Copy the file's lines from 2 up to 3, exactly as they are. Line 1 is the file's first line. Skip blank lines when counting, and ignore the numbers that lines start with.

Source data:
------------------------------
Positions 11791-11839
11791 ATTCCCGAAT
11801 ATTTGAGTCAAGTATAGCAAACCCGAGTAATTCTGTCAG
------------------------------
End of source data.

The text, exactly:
11791 ATTCCCGAAT
11801 ATTTGAGTCAAGTATAGCAAACCCGAGTAATTCTGTCAG